Written in a Pittsburgh hotel and despatched to TechRepublic at 6Mbps via open wi-fi from Philadelphia Airport the next day.
Every so often we see a clutch of reports pronouncing the imminent end to Gordon Moore's law, which says the number of transistors on integrated circuits doubles roughly every two years.
Recently, we've been told it is the limits of lithography, power density, feature definition, and the approaching quantum limit that are sounding its death knell.
Yet every year problems are overcome and semiconductor companies realise yet another ground-breaking generation of chips. And like Intel, the manufacturers always seem to have a road map stretching 10 to 15 years into the future.
Roughly speaking, the history of transistor size and packing density per square millimetre across the industry looks like this:
So, are we actually getting close to some barrier, some limit that cannot be transgressed?
In theory, we should hit serious quantum effects when we get down to five atoms or about 1nm, but that would be for the size of the smallest transistor element, while the dielectric layers tend to be much thinner.
However, new device geographies and styles including 3D structures may bypass this most critical of limits for a while at least. That being the case we might reasonably expect Moore's law to survive until about 2020.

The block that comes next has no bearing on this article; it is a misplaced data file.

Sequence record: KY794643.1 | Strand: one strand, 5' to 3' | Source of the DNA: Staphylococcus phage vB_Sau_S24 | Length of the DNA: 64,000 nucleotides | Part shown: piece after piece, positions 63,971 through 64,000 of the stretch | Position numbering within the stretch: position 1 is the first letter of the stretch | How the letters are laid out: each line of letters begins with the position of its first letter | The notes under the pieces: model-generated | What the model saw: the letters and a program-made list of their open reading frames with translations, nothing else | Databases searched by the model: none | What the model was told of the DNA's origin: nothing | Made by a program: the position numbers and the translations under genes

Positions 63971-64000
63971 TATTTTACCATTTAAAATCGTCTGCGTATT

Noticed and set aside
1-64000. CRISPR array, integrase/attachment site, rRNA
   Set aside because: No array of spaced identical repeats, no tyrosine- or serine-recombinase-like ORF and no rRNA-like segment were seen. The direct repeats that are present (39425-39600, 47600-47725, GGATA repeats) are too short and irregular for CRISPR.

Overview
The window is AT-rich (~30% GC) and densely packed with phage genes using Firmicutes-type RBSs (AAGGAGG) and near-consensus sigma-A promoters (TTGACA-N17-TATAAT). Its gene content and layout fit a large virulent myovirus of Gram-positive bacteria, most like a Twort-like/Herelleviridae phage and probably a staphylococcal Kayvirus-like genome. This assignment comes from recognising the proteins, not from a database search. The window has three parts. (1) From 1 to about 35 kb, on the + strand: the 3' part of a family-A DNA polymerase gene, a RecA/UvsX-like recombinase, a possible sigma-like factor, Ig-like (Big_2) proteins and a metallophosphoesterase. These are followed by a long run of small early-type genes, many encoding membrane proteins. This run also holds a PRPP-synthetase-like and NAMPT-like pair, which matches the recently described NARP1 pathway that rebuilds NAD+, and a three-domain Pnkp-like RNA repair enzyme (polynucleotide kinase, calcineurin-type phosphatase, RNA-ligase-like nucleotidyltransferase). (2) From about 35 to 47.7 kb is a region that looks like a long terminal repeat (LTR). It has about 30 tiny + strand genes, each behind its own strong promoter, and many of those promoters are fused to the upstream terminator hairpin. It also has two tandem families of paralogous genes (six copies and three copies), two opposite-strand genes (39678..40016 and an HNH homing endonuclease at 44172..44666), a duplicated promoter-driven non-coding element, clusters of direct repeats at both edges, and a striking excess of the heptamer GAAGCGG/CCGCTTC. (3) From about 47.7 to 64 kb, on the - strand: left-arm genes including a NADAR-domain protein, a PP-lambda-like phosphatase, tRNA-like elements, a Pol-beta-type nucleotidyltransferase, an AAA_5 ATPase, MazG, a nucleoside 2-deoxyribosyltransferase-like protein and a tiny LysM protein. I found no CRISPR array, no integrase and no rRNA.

Then what? To answer this one, we have to do a bit of crystal-ball gazing and look at some of the promising results coming out of the research labs world-wide including the single atom transistor.
If that became a manufacturing reality, we might see Moore's law validated or extended until 2030. However, today this scenario is almost pure guessology and we might do better by addressing alternative materials, devices, topologies and circuit configurations, not to mention new methods of production that move away from lithography.
Where would I put my money? I see an eventual departure from silicon with move to graphites and carbons followed by a bifurcation into organic and inorganic technologies developed to address applications demanding different very speeds and storage densities. And in both cases I don't see lithography playing a part, but programmable assembly and self-organisation.
Common basic limitation
But no matter whether I am right or wrong, there will be one basic limitation common to silicon and all technologies that is also evident in the human brain.
Ultimately, the size of any computing technology, no matter what the materials, growth, assembly and operational mechanisms, is limited by the need to interconnect elements, distribute the energy to power the system, and the need to remove the heat generated.
For example, humankind will not be getting any smarter because we have already peaked at a point where the space occupied by the vascular systems defines the maximum amount of interconnects - dendritic and neural pathways - and the maximum number of neurons.
These factors also seem to be the primary limiting mechanism for any networked computing elements no matter what the technology - wired or wireless.
So what of Moore's law? I vote that we keep watching the density of the elements, their size and their cost while ignoring the materials and base technology. My guess is that it all has a long way to go.
Why am I optimistic ? Because our biology evolved over some four billion years. It is distinctly suboptimal, but we've already managed to achieve quite a lot and we have a lot of catching up to do with our engineering.
Peter Cochrane is an engineer, scientist, entrepreneur, futurist and consultant. He is the former CTO and head of research at BT, with a career in telecoms and IT spanning more than 40 years.